More evidence of Cal Cunningham affair rocks North Carolina Senate race
North Carolina Democratic candidate Cal Cunningham is staying in the race for one of the state’s U.S. Senate seats even as his campaign was rocked by allegations he engaged in an extramarital affair as recently as this summer.
A Cunningham campaign spokeswoman declined on Tuesday to comment on newly emerged text messages between Cunningham and a married woman and said his Republican opponent is trying to “exploit a personal matter.”
“Senator [Thom] Tillis and his allies are trying to exploit a personal matter and ignoring a family’s request for privacy to make desperate attacks in hopes they can distract from Senator Tillis’ record of blocking Medicaid expansion, voting to take protections away from North Carolinians with pre-existing conditions, and failing to pass needed COVID-19 relief for our communities,” the campaign spokeswoman said in a statement to Fox News.
A week ago, conservative website National File.com published text messages between Cunningham and Arlene Guzman Todd, a public relations strategist from California, that suggested a personal relationship.
The newly obtained texts provide both a more specific timeline about their relationship, which shows it was recent, as well as details that describe intimate encounters — not simply a digital exchange.
The text messages were not obtained from Guzman Todd, but The Associated Press contacted her to confirm their authenticity.
In a series of interviews late Monday as well as in the text messages, Guzman Todd described two in-person encounters with Cunningham, one in March in Los Angeles that she said did not include intimate contact and a second in July in North Carolina, where she said they were intimate.
“Cal Cunningham has said, ‘In North Carolina, the truth still matters.’ I agree. He owes North Carolinians a full explanation,” Tillis wrote on Twitter on Tuesday night.
Tuesday’s revelations could hurt Cunningham’s slight lead on Tillis, Civitas Institute elections policy analyst Andy Jackson told Fox News.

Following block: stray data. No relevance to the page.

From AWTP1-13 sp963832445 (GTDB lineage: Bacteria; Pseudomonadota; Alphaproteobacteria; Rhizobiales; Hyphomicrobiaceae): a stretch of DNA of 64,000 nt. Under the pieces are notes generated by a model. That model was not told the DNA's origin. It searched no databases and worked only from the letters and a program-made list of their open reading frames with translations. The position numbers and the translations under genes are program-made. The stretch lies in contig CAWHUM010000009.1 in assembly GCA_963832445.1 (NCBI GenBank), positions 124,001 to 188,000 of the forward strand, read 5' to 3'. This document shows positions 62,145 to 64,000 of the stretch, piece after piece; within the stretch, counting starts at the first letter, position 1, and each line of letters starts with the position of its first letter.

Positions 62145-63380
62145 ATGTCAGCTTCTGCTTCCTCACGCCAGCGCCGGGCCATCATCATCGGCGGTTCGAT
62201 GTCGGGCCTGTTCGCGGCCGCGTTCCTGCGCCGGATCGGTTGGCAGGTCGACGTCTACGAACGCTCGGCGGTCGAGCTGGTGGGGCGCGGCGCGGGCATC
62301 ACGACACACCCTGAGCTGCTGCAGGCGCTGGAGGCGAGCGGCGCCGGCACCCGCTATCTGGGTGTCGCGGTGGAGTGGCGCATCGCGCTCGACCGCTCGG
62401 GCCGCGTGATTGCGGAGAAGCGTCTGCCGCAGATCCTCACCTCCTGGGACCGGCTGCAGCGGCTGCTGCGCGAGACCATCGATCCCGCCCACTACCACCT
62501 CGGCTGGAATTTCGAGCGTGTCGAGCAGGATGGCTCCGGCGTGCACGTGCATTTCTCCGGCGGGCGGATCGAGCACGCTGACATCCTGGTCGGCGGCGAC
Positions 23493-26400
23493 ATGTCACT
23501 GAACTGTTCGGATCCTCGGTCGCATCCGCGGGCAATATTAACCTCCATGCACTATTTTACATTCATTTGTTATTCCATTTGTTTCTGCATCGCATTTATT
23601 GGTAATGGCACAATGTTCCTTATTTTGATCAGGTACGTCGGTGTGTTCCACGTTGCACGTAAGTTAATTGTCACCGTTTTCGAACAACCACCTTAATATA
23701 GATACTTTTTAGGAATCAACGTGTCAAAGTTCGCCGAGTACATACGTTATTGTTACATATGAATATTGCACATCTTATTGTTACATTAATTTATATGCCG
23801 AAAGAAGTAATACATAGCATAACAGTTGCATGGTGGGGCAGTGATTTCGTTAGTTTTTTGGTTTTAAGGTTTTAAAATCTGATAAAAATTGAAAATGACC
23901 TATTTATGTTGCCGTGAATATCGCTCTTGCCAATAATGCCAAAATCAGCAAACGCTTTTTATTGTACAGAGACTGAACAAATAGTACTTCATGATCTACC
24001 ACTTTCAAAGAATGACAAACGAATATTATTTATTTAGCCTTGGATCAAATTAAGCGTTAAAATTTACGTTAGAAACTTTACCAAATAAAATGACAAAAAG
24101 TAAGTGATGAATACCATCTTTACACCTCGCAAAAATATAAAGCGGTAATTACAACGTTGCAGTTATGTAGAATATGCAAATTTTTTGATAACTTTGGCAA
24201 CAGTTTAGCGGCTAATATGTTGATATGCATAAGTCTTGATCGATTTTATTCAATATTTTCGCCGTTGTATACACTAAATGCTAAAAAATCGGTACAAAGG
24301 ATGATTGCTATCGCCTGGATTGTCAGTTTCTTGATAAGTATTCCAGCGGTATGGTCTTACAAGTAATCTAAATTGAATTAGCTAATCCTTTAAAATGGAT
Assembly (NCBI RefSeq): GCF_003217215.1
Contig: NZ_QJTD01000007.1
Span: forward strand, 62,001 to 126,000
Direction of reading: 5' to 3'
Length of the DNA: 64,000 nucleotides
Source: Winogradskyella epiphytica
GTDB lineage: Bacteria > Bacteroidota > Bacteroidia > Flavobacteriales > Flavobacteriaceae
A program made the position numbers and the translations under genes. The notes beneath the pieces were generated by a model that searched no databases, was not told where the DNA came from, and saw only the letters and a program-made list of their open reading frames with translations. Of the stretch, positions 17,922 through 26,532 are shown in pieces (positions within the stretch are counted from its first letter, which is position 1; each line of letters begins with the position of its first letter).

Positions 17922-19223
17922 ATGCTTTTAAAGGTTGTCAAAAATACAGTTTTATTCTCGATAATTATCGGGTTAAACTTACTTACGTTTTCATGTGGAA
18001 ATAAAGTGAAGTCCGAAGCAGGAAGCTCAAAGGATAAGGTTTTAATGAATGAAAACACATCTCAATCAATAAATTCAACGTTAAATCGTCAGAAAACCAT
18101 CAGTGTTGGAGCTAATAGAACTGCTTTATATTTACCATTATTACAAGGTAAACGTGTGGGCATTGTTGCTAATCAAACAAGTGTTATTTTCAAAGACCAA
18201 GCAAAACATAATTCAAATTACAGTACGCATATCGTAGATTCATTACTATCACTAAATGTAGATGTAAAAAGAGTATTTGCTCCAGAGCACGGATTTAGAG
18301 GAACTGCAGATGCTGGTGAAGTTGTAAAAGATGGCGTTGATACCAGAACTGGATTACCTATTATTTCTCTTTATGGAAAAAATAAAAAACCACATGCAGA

“I think the timing of the affair is more damaging to Cunningham than the physicality of it,” he said. “To do something like this in July, after he secured his party’s nomination last March, suggests an arrogance and a lack of sound judgment that is more likely to give potential supporters pause than if this is something that had happened a couple of years ago.”
In the text messages to her friend, Guzman Todd told her she was intimate with Cunningham in his home, which she later characterized as “weird.”
In another exchange, Guzman Todd indicated that she was frustrated by the limited attention that he showed her.
“I’m just going to send to his opponent his naked photos,” Guzman Todd wrote. “That will teach him.”
“You don’t deserve me Cal,” she said in a separate text message. She added in another, “He knows (that I) can tank his campaign.”
In a statement, Guzman Todd apologized for the “pain and embarrassment, and disrespect I’ve caused to my immediate family, loved ones, and everyone affected by this situation.”
“A few months back, I displayed a lapse in judgment by engaging in a relationship with Cal Cunningham during a period of marital separation,” Guzman Todd said. “The relationship spanned several months and consisted primarily of a series of text exchanges and an in-person encounter.” She did not elaborate, but her text messages described the intimacy.
Cunningham, 47, was a star recruit for Senate Minority Leader Chuck Schumer. He’s been a fundraising powerhouse. He also checks important boxes: He’s a veteran, a father, a lieutenant colonel in the Army Reserve, a lawyer and a former state senator.
Republicans capitalized on the scandal. The Senate Leadership Fund started running ads spotlighting the affair on Tuesday as well as redirecting the web address www.historicallysexy.com to articles about the Cunningham campaign’s troubles after the politician called Guzman Todd “historically sexy” in a text.
The Associated Press contributed to this report.